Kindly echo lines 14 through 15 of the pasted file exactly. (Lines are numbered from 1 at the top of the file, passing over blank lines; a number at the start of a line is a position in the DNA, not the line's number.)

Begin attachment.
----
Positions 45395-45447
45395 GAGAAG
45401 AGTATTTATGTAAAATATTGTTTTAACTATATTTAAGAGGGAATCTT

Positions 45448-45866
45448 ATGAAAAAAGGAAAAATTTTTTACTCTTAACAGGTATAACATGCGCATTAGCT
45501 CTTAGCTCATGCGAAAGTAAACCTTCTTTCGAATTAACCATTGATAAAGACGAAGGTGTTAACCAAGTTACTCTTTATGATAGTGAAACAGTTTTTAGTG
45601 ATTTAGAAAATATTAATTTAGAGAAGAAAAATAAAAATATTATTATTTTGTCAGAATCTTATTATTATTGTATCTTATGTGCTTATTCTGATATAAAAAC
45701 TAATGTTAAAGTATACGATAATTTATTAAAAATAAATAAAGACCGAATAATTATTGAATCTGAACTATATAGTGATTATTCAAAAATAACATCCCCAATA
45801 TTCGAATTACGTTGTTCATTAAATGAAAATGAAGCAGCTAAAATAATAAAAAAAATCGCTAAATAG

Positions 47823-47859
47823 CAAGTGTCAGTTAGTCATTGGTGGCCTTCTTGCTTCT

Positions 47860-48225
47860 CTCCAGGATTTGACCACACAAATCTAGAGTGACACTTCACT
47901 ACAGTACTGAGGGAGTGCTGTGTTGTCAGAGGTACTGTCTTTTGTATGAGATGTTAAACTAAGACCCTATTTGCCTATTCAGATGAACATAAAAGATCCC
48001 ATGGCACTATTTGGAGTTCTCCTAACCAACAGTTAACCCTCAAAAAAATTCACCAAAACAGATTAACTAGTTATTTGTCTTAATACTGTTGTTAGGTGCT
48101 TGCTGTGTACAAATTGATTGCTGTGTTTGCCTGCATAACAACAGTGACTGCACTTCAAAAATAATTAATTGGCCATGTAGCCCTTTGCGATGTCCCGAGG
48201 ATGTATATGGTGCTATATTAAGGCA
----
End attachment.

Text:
47901 ACAGTACTGAGGGAGTGCTGTGTTGTCAGAGGTACTGTCTTTTGTATGAGATGTTAAACTAAGACCCTATTTGCCTATTCAGATGAACATAAAAGATCCC
48001 ATGGCACTATTTGGAGTTCTCCTAACCAACAGTTAACCCTCAAAAAAATTCACCAAAACAGATTAACTAGTTATTTGTCTTAATACTGTTGTTAGGTGCT